Make sure to watch your dog for signs of problems related to the summer heat, and to prevent dehydration. The summer season also brings other pet hazards, so be prepared for these risks ahead of time. Some things to keep an eye on during warm weather include:
Watch for signs of dehydration. Since dogs can't tell you when they are thirsty, you need to keep offering water during warm weather to ensure they are hydrated. If you notice any signs that your pet is becoming dehydrated, slowly offer water a couple sips at a time with breaks in-between. Don't let your dog gulp or drink to an excess, as this may cause vomiting.
Signs that your pet may be getting dehydrated are:
- Lethargy or appears fatigued.
- Dry nose, lips, mouth.
- Poor balance or wobbly on their feet.
Invest in a car seat. If you are planning on taking your dog along on a summer vacation, be sure to invest in a pet-friendly car seat first. Don't underestimate the importance of securing your pet in unfamiliar territories, as something could startle your pet and cause them to flee from your car, a rest-stop, or the vacation destination. Furthermore, this will keep your four-legged friend safe in the event of a car accident.
Keep activity within reason. Over-exertion dogs during hot weather can cause fainting, seizures, and even death. Take breaks with your dog to resume normal heart-rate and allow your pet to have a drink in a shady spot.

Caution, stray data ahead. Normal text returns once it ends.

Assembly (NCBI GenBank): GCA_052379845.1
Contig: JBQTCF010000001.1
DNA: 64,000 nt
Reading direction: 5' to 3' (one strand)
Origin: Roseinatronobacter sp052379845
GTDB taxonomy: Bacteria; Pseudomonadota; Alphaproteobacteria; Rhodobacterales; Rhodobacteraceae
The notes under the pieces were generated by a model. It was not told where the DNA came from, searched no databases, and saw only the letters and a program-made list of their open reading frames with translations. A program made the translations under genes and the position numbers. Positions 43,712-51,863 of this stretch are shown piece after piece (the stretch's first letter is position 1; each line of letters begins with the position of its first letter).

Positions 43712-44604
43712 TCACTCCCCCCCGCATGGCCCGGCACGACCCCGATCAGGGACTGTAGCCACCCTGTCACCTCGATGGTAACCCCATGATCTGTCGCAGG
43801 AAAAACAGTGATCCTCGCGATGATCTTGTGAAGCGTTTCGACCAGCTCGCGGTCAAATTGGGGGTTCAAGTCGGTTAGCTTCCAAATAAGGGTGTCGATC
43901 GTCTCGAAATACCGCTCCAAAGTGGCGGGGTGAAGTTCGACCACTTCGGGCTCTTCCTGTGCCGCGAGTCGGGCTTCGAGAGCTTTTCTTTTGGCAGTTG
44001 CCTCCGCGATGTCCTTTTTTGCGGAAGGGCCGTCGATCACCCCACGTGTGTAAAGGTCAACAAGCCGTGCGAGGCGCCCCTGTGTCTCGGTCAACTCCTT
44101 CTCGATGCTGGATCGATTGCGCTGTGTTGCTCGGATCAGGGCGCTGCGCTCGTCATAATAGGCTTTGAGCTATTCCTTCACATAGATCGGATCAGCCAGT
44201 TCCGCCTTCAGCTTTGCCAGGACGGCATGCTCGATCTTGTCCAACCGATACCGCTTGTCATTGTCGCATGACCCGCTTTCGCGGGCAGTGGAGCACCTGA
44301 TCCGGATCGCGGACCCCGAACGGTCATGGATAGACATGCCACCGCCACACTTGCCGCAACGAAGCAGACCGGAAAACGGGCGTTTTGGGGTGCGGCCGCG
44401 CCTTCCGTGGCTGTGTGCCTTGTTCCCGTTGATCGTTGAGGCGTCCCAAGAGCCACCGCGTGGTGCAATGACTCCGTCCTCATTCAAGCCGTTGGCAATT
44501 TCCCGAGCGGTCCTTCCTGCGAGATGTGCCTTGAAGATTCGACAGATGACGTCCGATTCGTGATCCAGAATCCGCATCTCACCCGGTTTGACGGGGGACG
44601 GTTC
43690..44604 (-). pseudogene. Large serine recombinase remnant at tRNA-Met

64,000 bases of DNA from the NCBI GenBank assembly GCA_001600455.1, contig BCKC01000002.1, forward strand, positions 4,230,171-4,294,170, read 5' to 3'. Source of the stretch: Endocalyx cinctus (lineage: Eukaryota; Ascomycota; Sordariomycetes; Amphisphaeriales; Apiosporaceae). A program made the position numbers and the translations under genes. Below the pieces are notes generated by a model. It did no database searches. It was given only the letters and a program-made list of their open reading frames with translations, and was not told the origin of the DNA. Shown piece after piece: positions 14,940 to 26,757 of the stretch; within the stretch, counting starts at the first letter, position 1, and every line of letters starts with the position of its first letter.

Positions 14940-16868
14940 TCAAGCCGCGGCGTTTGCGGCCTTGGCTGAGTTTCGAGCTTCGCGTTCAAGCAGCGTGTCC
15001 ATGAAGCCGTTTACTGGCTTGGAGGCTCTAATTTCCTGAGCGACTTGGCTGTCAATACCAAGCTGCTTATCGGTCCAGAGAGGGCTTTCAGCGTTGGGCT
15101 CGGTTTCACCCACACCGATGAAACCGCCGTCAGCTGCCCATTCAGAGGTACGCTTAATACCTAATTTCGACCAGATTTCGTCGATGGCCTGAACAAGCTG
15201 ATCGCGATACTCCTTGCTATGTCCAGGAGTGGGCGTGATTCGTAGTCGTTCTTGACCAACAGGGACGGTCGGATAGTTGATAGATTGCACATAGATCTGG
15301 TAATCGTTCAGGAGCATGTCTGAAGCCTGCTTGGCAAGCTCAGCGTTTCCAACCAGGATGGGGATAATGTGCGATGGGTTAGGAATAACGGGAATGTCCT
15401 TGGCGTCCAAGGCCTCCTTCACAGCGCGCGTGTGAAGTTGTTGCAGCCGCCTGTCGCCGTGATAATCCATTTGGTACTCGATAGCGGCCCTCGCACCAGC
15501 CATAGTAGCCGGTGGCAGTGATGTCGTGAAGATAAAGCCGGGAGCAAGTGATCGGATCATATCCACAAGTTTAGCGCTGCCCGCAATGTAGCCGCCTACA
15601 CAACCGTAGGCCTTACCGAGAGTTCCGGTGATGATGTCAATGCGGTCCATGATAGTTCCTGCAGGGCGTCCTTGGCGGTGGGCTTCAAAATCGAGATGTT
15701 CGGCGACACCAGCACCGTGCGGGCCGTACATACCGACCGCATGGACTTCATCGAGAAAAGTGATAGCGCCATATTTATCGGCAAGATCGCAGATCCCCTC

Examine for ticks. Since most people spend more time outside during the summer, pets may also be outdoors more frequently which makes them more prone to ticks. Always examine your dog for ticks after extended periods of time outdoors, especially when the dog has been in woods, heavy vegetation, or over-growth.
Protect those paws. Remember that pavement, sidewalks, and driveways can be brutally hot in the summer. Protect your pets' paws during summer with booties and ointment, and avoid paved spaces that could be exceptionally warm. After being outside, check your pets' feet for irritation or burns.
Be vigilant about heartworm prevention. Heartworm disease can be fatal, and it is primarily transmitted through the bite of a mosquito. Since summer is bug-season, make sure that your pet is protected with heartworm preventative medication. This is usually given monthly, but must be preceded by a heartworm test. Allowing there to be a lapse in medication treatment may result in additional heartworm testing required by the prescribing veterinarian, as well as additional fees.
Summer brings its own distinct hazards to dogs, so be prepared for these common seasonal risks. Talk with your veterinarian if you have questions or concerns about your pet, or to schedule heartworm testing and routine exams. Be vigilant in helping your pet stay health and enjoy the summer.
For more information, contact 1st Pet Veterinary Centers or a similar organization.